In the audience, shrewd eyes survey them—not for the first time, but maybe for the last. “Is she worth another $25,000?” “Nah, let her go.” “Think we could re-sell him?” “God damn it, I’ll outbid him.” Nothing matters but the possibility of profit: not the romance of racing, nor its history, nor the colorful personalities that make the sport so great. “Is he worth it?” is all that matters.

Two of the three humans inducted into the Hall of Fame were people of color: Edgar Prado and Milo Valenzuela. In the audience at the sales…white, and male. New and old Kentucky (OK, and New York and Florida, and sometimes California) names and faces. If you think that racing is a cozy little club, come to the sales; your sense will be confirmed. No people of color bidding, few women. In the results from Tuesday night, one woman was listed as a purchaser; two farms that bought yearlings, Live Oak and McMahon Thoroughbreds, are led at least in part by women. That’s about it.

There were people of color at the sales, mostly on the ends of shanks as horses were led into the ring. And oh, yes, the man in the white jacket whose job it is to clean up the ring (read: pick up the poop) after all those nervous babies have gone through it? He’s black.

The announcers and auctioneers talk about the horses in Southern drawls and English accents; I didn’t hear any Spanish, as I did when Edgar Prado took the microphone on Monday morning, thanking the backstretch workers who helped him get all those wins.

Wealth has never been democratic, and Thoroughbred racing is no exception. We can talk all we want about expanding the fan base and being inclusive and hearing more voices…but as affirming as it is to recognize those who have contributed to the sport with induction into the Hall of Fame, let’s not confuse those contributions with any real influence. The power of the sport is in the pocketbook.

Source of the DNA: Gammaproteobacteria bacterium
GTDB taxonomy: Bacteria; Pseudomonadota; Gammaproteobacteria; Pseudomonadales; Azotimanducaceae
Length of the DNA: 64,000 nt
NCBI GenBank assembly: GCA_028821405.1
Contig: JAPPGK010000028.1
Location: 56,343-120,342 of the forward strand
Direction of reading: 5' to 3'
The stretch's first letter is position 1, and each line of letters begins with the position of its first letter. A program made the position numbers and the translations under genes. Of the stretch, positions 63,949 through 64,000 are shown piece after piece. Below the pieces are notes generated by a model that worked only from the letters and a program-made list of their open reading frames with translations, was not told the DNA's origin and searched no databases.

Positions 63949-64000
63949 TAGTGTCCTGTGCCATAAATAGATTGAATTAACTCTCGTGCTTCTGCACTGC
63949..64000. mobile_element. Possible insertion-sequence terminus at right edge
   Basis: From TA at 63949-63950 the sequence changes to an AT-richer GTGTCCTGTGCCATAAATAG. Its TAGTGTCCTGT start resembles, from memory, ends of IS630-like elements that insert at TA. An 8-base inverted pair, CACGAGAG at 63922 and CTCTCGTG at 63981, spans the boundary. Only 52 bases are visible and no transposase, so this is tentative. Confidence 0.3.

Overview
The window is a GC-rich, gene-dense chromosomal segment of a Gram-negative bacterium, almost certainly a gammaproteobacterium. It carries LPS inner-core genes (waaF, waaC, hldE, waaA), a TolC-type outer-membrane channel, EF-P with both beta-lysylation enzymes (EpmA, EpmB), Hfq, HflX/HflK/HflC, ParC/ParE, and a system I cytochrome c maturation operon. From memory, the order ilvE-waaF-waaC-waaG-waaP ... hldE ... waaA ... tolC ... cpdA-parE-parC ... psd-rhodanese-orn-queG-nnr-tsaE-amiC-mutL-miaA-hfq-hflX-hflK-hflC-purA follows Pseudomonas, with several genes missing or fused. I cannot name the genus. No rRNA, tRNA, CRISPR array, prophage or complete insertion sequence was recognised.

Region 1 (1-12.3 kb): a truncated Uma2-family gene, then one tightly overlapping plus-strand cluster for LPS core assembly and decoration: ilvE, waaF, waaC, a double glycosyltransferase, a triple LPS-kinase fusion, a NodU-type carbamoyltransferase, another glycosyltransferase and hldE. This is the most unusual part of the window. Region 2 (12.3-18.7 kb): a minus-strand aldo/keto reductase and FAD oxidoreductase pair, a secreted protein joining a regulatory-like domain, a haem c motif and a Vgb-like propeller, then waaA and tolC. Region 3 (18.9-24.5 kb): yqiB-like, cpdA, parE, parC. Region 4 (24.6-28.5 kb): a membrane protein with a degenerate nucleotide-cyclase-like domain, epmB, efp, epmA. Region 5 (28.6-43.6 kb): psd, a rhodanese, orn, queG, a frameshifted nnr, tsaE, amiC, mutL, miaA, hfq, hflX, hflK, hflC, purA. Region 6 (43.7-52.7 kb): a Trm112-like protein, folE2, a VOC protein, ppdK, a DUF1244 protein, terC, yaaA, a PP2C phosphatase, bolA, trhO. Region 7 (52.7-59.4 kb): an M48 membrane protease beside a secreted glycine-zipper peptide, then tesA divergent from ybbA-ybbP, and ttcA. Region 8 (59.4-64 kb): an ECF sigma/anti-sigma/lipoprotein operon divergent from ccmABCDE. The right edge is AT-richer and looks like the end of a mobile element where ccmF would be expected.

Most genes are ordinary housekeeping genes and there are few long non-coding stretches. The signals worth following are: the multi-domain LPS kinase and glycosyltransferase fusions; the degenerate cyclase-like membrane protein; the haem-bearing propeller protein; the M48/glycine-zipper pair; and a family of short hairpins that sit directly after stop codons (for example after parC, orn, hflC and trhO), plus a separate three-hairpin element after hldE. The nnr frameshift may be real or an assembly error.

And if you believe, as Jane Smiley writes in A Year at the Races, that “racing is repeatedly redeemed by the horses themselves,” don’t go to the yearling sales. Wait until those babies are known by names and not by numbers, until they are older and more confident, until we can see them doing what many of them love to do. Yes, it will still be about money, but, to quote Smiley again, “…the horses come out of the gate and run around the track, and beauty and unpredictability seize the imagination.” Not a black man in a white jacket, cleaning up million-dollar horseshit below two white guys dressed in tuxedos.


In 2011, I re-visited my impressions of the sales for The Saratogian.

16 thoughts on “Class

  1. “Wealth has never been democratic…”, true but I would imagine that the consignors don’t care who signs the check when the gavel falls, as long as it doesn’t bounce.There is wealth among people of color. I would imagine that they are not in numbers at the sales because they learned a long time ago that no matter how much money one throws around in order to buy its trappings, you can’t buy class.Brilliant piece.